Since Casetagram launched back last fall, the company was known for making neat iPhone cases using your Instagram photos way before both these concepts took off like wild fire. Last month, Casetagram announced it has moved onto the iPad case forte, blowing up your vintage-filtered photos into a large-scale product. Here’s our hands-on with the customized iPad case.
First things first, Casetagram will ask you to sign into your Instagram account and allow the site the permission to access your photos. Done it? Okay, read on.
When selecting to create your Casetagram case, you can opt for the background color of white, black, or transparent. There are generally several different kinds of photo layouts, but for the iPad version you are limited to a 5 x 7 grid (35 pictures) or Mondrien (see above). You can also choose to keep your Instagram photos in full color, or grayscale. To test the full quality of our prints, we decided to go with the full color in Mondrien, to see how photos come out in a larger resolution.
You can arrange the photos on your own using the scrollable menu on the lower row. It might just be my browser, but I found that this feature froze a little when I used Safari. At some point, I would click the arrows but the pictures won’t turn to their next pages.
What’s also frustrating about arranging your photos is, once you save your design, you can’t go back in and change it. If you have hundreds of Instagram photos to scroll through, then want to make some last minute changes, tough luck. For me, I would create a design I liked and my browser would crash before saving. So words to the wise: It might be a good idea to have your selection of photos in mind so you know exactly what to retrieve and where to place it!
Once you’re happy with the design, simply save and send it off with your address and payment info to get the item ready for production.
Look and Feel
Unlike other iPad cases we’ve recently covered, Casetagram is a thin, lightweight hard cover that simply snaps onto the back of your iPad. It’s got cutouts made for your camera, buttons, and speaker, but otherwise a rather minimal design.
A close up at the our prints also show very fine grains of the pictures. You notice little print lines coming vertically across each pictures, which is likely because Instagram photos generally are smaller dots per inch (DPI) files, so when they are printed in a blown-up scale, every detail can be seen. The best photos of the bunch, as we anticipated, turned out to be the one with the largest contrast level. Everything else came out slightly washed out, and as if a cool tone overlay has taken over as oppose to the usual vibrance in some of these pictures. This will personally depend on whether you like this effect or not.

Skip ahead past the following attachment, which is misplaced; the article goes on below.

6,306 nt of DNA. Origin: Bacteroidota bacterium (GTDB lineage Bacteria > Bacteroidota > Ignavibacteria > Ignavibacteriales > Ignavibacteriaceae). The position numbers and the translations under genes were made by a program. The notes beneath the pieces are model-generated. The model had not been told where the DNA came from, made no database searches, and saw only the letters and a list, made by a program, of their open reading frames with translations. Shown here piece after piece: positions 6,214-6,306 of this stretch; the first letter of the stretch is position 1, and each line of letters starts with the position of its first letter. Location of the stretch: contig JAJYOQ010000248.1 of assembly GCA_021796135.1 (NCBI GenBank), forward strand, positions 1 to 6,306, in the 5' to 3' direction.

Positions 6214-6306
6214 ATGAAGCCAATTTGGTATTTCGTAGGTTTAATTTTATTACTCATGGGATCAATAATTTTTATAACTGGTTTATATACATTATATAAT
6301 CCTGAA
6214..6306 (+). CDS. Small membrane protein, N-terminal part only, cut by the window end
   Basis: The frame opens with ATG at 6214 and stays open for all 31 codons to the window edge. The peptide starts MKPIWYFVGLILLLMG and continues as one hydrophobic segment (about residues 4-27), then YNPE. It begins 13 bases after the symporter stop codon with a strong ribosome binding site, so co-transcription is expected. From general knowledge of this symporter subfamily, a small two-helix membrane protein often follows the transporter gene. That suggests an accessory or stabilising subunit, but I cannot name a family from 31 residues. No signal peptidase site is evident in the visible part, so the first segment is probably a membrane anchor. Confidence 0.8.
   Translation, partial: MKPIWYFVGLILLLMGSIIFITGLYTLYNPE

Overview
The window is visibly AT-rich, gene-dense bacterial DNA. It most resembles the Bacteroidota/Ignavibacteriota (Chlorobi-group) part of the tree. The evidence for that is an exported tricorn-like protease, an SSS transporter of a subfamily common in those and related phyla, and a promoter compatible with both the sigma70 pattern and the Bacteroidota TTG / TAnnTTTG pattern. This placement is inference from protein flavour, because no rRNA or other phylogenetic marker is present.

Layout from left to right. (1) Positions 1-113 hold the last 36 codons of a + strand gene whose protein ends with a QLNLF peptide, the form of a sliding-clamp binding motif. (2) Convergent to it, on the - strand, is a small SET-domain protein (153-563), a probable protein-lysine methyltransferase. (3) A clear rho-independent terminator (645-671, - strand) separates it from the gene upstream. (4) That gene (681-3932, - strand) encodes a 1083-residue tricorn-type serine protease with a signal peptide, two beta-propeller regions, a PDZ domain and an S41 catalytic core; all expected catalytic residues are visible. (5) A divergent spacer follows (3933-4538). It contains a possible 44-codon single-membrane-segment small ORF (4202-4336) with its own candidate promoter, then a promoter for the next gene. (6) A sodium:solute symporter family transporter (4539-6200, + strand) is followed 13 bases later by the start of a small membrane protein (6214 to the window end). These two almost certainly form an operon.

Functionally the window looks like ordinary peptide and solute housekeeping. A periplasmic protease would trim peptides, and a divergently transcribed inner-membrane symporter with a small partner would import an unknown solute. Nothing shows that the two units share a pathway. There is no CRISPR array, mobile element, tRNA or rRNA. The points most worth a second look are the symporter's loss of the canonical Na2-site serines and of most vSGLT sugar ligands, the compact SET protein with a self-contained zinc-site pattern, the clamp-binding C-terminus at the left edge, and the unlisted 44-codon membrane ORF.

We also thought it was a little odd that on one side of the case, there is a cutout that curves inward. We think this is supposed to help with putting on the case, but it does leave that one side unprotected from scratches and drops.
Not all is to be criticized with the Casetagram for iPad, however. We enjoy the crisp lines between each frame, and think this is a neat and minimalist way to print Instagram photos on a case. The overall look is also unique and cool, and makes for a wonderful gift that’s truly customized.
We like the idea of Casetagram, and the iPad edition worked out well. We do think that in general, Instagram photos work better printed on a small scale so it might be a better choice to opt for the iPhone case version. This will also give you more options for grid designs if you think Mondrien has been done way too often. The case does do its job on a simple level, but the lack of raised bumpers and all around coverage will leave your device a tad bit exposed.
Casetagram will also create and ship a customized case internationally. In fact, our item apparently shipped from Singapore, so do expect quite a wait between the order and the delivery. If you’d like to order an iPad edition from Casetagram, visit the official site and pay up $55, or $35 for the iPhone version. Casetagram did recently say it recently received a huge influx of orders, so it might also be a good idea to wait a while to see if it will offer new grid layouts for the iPad in the near future.
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